Even in the Agile community – who you’d think might know better – there’s often too much effort on trying to get it right first time. The secret sauce in Agile is that it’s not necessary. Agile is an iterative search algorithm. Our initial input – our first guess at what’s needed – doesn’t need to be perfect, or even particularly good. It might take us an extra couple of feedback loops if release #1 is way off. What matters more are:

  • The frequency of iterations
  • The number of iterations

Code craft – done well – is the enabler of rapid and sustainable iteration.

And, most importantly, iterating requires a clear and testable goal. Which, admittedly, most dev teams suffer a lack of.

To illustrate how I handle software requirements, imagine this hypothetical example that came up in a TDD workshop recently:

First, I explore with my customer a problem that technology might be able to help solve. We do not discuss solutions at all. It is forbidden at this stage. We work to formulate a simple problem statement.

Walking around my city, there’s a risk of falling victim to crime. How can I reduce that risk while retaining the health and enviromental benefits of walking?

The next step in this process is to firm up a goal, by designing a test for success.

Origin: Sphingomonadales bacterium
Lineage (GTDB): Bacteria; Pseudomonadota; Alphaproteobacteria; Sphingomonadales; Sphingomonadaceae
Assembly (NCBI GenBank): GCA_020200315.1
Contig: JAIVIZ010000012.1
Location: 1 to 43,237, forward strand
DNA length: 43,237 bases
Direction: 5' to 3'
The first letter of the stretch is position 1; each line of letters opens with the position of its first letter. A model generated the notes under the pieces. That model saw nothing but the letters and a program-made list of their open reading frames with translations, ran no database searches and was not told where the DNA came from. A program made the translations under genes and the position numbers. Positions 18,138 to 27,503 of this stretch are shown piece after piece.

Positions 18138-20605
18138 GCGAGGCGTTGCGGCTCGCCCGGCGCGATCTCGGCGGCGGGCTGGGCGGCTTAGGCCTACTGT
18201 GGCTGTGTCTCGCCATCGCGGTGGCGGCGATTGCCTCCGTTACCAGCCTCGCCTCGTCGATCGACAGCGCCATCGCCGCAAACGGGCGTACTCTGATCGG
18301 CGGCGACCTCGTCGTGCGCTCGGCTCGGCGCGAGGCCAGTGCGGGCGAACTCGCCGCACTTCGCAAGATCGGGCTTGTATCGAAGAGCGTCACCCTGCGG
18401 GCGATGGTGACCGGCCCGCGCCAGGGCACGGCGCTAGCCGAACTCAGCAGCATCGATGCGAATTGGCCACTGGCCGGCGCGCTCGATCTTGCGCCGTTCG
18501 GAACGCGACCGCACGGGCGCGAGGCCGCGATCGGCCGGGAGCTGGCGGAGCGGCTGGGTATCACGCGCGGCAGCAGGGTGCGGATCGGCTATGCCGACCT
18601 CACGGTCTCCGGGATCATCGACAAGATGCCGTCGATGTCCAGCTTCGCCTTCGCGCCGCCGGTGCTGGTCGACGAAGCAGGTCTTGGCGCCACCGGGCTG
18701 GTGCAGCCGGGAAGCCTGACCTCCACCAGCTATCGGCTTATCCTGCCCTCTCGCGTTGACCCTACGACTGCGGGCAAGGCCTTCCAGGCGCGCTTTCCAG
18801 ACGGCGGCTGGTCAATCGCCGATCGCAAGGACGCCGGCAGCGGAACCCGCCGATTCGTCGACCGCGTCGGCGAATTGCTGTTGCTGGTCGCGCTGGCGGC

A sufficiently large sample of people experience significantly less crime per mile walked than the average for this city.

This is really vital: how will we know our solution worked? How can we steer our iterative ship without a destination? The failure of so very many development efforts seems, in my experience, to stem from the lack of clear, testable goals. It’s what leads us to the “feature factory” syndrome, where teams end up working through a plan – e.g. a backlog – instead of working towards a goal.

I put a lot of work into defining the goal. At this point, the team aren’t envisioning technology solutions. We’re collecting data and refining measures for success. Perhaps we poll people in the city to get an estimate of average miles walked per year. Perhaps we cross-reference that with crimes statistics – freely available online – for the city, focusing on crimes that happened outside on the streets like muggings and assaults. We build a picture of the current reality.

Then we paint a picture of the desired future reality: what does the world look like with our solution in it? Again, no thought yet is given to what that solution might look like. We’re simply describing a solution-shaped hole into which it must fit. What impact do we want it to have on the world?

If you like, this is our overarching Given…When…Then…

Given that the average rate of street crime in our city is currently 1.2 incidents per 1,000 person-miles walked,

When people use our solution,

They should experience an average rate of street crime of less than 0.6 incidents per 1,000 miles walked

Our goal is to more than halve the risk for walkers who use our solution of being a victim of crime on the streets. Once we have a clear idea of where we’re aiming, only then do we start to imagine potential solutions.